Other renewable technologies are moving down the cost curve as well. Take geothermal systems, for which the US-EIA reports a stunningly low LCOE of $42.3/MWh. That is, by the way, the cheapest energy source on the list. This make you wonder why no geothermal power plants are in operation in Canada. Innovation is on the move for geothermal as well. Enhaned geothermal systems, which I commented on in my 15 January 2015 blog, use hydraulic stimulation, and hot sedimentary aquifers provide new opportunties as well. Combined heat-and-electricity geothermal power generation provides another promising avenue to cost reductions.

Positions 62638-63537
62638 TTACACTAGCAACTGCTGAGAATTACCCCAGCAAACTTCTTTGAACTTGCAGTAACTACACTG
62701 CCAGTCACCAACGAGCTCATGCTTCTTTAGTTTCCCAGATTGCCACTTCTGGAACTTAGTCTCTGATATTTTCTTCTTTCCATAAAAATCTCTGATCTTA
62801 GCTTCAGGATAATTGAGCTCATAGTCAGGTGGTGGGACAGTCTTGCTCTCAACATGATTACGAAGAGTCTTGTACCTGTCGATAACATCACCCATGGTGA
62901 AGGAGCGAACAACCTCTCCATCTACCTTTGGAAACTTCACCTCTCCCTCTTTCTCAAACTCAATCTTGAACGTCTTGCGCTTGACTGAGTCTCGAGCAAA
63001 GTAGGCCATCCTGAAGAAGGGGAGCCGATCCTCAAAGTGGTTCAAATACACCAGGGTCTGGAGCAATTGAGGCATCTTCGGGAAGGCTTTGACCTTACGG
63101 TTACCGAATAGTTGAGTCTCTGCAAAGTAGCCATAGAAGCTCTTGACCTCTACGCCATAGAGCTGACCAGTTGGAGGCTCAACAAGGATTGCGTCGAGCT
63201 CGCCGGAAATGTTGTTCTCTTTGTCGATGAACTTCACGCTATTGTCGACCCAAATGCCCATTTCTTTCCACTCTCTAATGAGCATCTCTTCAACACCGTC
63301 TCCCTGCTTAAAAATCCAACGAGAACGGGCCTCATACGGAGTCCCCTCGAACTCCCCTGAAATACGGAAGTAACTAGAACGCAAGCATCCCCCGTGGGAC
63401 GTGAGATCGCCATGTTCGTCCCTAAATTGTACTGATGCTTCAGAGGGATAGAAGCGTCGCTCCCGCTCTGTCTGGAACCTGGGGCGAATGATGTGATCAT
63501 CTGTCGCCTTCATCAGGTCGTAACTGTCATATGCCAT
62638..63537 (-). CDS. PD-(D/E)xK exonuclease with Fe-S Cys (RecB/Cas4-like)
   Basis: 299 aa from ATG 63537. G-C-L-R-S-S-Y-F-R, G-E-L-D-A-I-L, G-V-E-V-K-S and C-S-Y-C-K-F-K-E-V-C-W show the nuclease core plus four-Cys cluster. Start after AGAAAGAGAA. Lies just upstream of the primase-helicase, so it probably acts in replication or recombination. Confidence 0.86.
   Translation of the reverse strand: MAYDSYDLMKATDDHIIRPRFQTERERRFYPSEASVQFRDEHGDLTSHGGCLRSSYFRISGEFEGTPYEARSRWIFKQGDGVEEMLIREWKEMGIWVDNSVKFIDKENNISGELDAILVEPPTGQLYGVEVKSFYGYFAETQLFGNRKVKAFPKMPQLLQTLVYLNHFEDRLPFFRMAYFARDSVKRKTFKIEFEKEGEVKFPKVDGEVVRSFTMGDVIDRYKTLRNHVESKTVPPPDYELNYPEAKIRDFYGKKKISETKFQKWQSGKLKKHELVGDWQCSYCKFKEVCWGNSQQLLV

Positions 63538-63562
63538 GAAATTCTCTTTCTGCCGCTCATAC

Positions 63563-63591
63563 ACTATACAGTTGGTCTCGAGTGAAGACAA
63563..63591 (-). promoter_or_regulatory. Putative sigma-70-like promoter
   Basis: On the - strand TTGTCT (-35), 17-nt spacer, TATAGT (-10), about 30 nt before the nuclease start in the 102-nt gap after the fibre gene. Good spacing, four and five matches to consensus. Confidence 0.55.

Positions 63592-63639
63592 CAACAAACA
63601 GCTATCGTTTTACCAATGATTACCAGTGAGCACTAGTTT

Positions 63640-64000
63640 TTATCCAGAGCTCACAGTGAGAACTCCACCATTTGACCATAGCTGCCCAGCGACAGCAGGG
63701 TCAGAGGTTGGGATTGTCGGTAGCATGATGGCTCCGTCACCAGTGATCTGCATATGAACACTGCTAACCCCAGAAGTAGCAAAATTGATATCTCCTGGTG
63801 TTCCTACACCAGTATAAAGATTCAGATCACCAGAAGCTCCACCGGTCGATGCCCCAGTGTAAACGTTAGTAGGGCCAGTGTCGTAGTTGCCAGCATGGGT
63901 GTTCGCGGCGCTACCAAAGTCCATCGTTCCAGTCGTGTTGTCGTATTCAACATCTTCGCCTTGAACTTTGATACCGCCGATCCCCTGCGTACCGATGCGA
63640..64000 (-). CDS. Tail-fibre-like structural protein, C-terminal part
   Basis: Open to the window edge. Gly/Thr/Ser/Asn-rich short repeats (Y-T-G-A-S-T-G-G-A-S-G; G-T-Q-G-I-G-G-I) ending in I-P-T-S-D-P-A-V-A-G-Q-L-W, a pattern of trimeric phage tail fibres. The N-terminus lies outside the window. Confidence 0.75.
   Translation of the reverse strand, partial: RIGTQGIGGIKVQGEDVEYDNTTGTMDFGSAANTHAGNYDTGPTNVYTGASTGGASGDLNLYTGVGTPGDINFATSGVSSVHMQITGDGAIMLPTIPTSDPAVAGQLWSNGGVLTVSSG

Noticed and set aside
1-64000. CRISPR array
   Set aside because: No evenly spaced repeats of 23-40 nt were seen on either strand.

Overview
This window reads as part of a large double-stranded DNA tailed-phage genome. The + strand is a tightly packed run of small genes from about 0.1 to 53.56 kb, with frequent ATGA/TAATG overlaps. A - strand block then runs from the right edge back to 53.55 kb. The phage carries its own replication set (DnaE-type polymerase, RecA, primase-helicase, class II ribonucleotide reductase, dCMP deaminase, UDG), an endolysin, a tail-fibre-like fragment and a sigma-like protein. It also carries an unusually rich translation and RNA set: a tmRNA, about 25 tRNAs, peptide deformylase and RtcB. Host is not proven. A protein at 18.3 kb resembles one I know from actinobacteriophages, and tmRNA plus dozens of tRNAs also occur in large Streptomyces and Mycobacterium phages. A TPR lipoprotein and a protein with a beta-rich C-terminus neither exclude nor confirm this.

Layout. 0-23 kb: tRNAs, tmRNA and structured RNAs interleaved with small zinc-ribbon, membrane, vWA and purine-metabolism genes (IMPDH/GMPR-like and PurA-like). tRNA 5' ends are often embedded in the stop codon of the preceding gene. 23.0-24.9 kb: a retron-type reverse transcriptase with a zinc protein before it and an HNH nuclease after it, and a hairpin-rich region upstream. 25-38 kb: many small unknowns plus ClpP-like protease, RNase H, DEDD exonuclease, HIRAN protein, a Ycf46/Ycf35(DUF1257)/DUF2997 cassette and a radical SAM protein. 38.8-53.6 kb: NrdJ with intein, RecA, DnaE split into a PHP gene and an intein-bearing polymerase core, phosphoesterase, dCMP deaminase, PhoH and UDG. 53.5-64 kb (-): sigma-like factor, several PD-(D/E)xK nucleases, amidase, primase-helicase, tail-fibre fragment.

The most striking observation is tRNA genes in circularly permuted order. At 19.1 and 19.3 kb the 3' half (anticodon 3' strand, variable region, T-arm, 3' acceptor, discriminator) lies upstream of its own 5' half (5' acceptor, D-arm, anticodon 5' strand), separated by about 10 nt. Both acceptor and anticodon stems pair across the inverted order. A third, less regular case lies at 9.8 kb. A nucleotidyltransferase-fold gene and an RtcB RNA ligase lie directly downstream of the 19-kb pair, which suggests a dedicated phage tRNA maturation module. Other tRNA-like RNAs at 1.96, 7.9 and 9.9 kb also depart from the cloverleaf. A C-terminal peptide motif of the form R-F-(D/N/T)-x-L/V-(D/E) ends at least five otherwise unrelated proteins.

Solving the challenges of wind and solar energy (intermittency and storage, transmission over long distances) will require further innovation. But the point in time where solar energy and wind energy pull ahead of fossil fuels is clearly on the horizon. Government policy towards climate change can speed up this process by generating economies of scale. There are two types of economies of scale: static and dynamic. The static type comes from sheer production volume. Building more units brings down costs, such as Tesla's new Gigafactory in Nevada. The dynamic type comes from learning-curve effects similar to what has been observed with Swanson's Law (or Moore's Law in chip design). As more and more units are installed, companies learn what works and what doesn't, and they want to stay ahead of competitors. Innovation brings down cost over time.